Caitriona Ruane [SF, South Down]: Go raibh maith agat agus go raibh maith agat don LeasChéad-Aire as an ráiteas sin. I welcome the statement from the deputy First Minister. Does he agree that the Narrow Water bridge project is a very good project for everyone in the Louth/Down area, that the chambers of commerce are representing every single community — Kilkeel, Warrenpoint and Rostrevor — and that the project went through a very rigorous process in relation to the SEUPB and came out at the top of the competitive process?

She made no mention of Newry; nor did any other contributor to the debate.

 

Newry and Narrow Water

I wrote a few days ago about the proposed bridge across Carlingford Lough at Narrowwater (or Narrow Water). I was reminded of that today on reading a debate, held in the Northern Ireland Assembly on 30 September 2013, about a proposed Newry Southern Relief Road [thanks to theyworkforyou.com].

Apart from an admittedly minor mistake made by a Sinn Féin MLA about the Newry Canal (first summit-level canal, not “oldest inland waterway” in These Islands), the debate was remarkable for its demonstration of cross-party agreement: not so much on the desirability of public works (a desideratum of Irish politicians since the eighteenth century) as on the irrelevance of the Narrowwater bridge. Jim Wells [DUP] said:

There has also been some progress on the Narrow Water bridge project, although we do not know exactly where we stand. First, that bridge is far from certain, and, secondly, even if it were built, it would not relieve much of the traffic that we are dealing with. It would certainly not relieve the large number of juggernauts coming through from Warrenpoint harbour.

Sean Rogers [SDLP] said:

Narrow Water bridge is merely a tourist bridge, but the relief road would take heavy goods vehicles off the streets of Newry, reduce traffic congestion and attract even more shoppers to the city. Heavy goods vehicles would also have a direct route to Warrenpoint port, increasing trade in the port area.

And the other contributors to the debate did not mention it, which suggests to me that it is seen as irrelevant to the traffic problems of Warrenpoint and of Newry.

The Minister for Regional Development, Danny Kennedy [UUP], gave a lengthy response to the debate, including this point:

A more detailed technical investigation of the specific options for crossing the Newry canal was also recommended, given the sensitive nature of this important heritage feature. It is expected to require at least the provision of a bascule, or lifting bridge, to allow the passage of tall ships on the canal. The width of the Victoria lock already limits the size of ship that can enter the canal and it is expected that any bridge would maintain a navigation channel that matches the width of the sea lock. My Department will continue to consult with NIEA on how the impact of the proposal on the canal might be mitigated and an appropriate design developed.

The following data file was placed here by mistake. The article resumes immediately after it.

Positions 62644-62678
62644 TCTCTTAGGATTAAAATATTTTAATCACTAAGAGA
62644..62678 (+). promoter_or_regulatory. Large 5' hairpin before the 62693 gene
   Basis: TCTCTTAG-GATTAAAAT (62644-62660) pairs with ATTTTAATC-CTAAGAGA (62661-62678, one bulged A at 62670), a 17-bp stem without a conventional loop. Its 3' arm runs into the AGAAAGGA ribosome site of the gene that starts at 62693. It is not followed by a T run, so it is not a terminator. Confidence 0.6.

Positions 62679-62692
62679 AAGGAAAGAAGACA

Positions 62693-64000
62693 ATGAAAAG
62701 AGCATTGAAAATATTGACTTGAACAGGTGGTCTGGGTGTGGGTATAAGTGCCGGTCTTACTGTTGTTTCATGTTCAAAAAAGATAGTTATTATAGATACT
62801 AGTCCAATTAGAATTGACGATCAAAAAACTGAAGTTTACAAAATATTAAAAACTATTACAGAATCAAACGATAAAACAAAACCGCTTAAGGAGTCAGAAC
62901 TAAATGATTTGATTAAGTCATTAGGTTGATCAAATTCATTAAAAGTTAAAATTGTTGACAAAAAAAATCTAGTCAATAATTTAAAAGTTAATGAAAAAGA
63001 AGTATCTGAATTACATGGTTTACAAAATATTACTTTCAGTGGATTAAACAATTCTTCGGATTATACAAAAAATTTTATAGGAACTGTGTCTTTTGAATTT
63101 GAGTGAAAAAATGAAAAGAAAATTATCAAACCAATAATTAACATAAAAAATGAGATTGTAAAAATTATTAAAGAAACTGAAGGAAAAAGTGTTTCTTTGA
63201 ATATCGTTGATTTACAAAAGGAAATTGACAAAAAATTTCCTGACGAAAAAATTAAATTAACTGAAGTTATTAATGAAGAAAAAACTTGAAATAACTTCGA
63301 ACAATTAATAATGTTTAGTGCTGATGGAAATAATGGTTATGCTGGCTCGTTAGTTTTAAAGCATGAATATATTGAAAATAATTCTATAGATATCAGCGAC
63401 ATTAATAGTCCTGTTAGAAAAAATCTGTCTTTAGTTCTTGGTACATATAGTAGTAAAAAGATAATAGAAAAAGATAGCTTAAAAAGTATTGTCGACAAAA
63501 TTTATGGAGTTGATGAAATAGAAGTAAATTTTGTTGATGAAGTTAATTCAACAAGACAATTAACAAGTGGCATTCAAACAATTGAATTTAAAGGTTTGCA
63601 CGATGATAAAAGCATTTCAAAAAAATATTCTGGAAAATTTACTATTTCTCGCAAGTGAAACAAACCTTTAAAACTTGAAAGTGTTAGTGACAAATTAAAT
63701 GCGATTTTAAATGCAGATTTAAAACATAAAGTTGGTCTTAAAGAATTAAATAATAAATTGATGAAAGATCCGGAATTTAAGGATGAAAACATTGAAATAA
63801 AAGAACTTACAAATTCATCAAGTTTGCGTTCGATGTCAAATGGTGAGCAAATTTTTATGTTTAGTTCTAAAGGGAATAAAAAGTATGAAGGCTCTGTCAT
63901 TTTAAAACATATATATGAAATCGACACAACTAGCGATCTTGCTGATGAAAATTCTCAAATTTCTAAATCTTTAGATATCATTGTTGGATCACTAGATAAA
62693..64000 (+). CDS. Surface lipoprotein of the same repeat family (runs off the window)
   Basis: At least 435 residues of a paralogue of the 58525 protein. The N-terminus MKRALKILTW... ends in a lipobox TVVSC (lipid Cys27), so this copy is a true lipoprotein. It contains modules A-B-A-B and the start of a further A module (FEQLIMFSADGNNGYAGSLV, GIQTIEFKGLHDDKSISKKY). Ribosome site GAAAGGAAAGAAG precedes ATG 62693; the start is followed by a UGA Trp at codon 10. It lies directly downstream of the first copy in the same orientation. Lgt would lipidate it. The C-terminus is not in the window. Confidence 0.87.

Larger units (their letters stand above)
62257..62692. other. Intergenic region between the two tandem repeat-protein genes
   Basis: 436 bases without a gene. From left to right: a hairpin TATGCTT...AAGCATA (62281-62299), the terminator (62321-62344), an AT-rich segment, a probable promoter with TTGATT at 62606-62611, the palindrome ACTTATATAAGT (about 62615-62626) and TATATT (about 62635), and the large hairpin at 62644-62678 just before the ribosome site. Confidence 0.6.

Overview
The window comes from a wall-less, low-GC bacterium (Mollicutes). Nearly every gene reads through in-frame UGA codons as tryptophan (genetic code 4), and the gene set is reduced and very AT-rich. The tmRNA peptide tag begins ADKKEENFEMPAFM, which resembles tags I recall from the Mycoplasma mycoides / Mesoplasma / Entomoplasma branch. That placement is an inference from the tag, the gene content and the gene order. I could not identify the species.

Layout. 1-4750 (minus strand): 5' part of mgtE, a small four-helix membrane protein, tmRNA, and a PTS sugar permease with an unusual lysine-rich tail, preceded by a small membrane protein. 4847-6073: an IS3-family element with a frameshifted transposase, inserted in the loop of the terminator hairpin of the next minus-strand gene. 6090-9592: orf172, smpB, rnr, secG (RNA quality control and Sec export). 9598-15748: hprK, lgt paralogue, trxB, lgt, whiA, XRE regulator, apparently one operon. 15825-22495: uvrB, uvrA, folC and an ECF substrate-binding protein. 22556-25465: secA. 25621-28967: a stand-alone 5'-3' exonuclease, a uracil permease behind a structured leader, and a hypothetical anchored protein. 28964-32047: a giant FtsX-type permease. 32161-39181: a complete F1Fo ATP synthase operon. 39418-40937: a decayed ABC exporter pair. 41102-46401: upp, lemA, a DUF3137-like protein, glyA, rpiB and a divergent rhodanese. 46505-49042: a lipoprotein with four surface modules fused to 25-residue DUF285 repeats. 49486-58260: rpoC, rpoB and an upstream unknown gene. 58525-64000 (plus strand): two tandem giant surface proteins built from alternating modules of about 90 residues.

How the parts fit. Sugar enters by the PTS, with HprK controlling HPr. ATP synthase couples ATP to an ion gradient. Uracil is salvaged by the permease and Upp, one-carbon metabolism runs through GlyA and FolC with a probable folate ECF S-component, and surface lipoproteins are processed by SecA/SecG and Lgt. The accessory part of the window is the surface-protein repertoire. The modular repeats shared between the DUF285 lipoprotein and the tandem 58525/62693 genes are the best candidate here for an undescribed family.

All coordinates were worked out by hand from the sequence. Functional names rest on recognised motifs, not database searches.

And it seems that one of the areas being considered for the road is Fathom, which is where the Victoria Lock is. It is a short distance north (and upstream) of the border.

It must surely be unlikely that there will be two crossings of Carlingford or the Newry River [and canal] within a few miles of each other. But if one option, the Newry Southern Relief Road, helps to relieve Newry and Warrenpoint traffic and the other, the Narrowwater bridge, doesn’t do so, then the first option would seem to be the rational choice.

Although I wouldn’t bother providing for “tall ships”.

 

 

Hands across the water

Another bit of northsouthery seems to be crumbling around its proponents’ ears, according to a report in today’s Irish Times [which will disappear behind a paywall at some stage]. It seems that, in July, TPTB approved the spending of €18.3 million on a bridge at Narrowwater [or Narrow Water], upstream of Warrenpoint and downstream of Newry (and of Victoria Lock). However,

The leading bid has costed the bridge at over €30 million […].

I presume that inflation does not account for the 66% increase but I am surprised that the proponents’ estimate was so far off. Perhaps omitting the opening span (intended to cater for the small number of tall vessels that use the Ship Canal to visit Newry) would save a few quid.

There is a discussion of the bridge project here and some useful information here; there isn’t here, although you might expect it.

It is certainly true that anyone wanting to drive from, say, Greenore or Carlingford to, say, Kilkeel or even Warrenpoint faces a long drive around Carlingford Lough. What is not clear to me is whether very many people want to do that: I haven’t investigated the matter, so I don’t know, but the main north/south traffic passes to the west and there are crossings at Newry.

A ferry service might be cheaper; it might also allow the real strength of demand to be gauged. Ferry terminals might be constructed by the local authorities and leased to an operating company.

And the service would probably be more useful than the Clones Sheugh: I see that yet another member of Sinn Féin got to ask about that in the Dáil recently, as did a Fianna Fáil chap from the area; they elicited the standard answer. The minister may be hoping that the cost estimates for the sheugh are more robust than those for the Narrowwater bridge.

Dargan, O’Regan, steam and the Newry Canal

I wrote here about Simon O’Regan’s passenger-carrying screw steamer tried on the Grand Canal in Dublin in 1850. I am grateful to John Ditchfield for pointing me to an article about what happened next: steam trials on the Newry Canal in 1850, but this time with a lumber (freight) boat.

I would welcome more information about Simon O’Regan or about the use of steam power on the Newry Canal.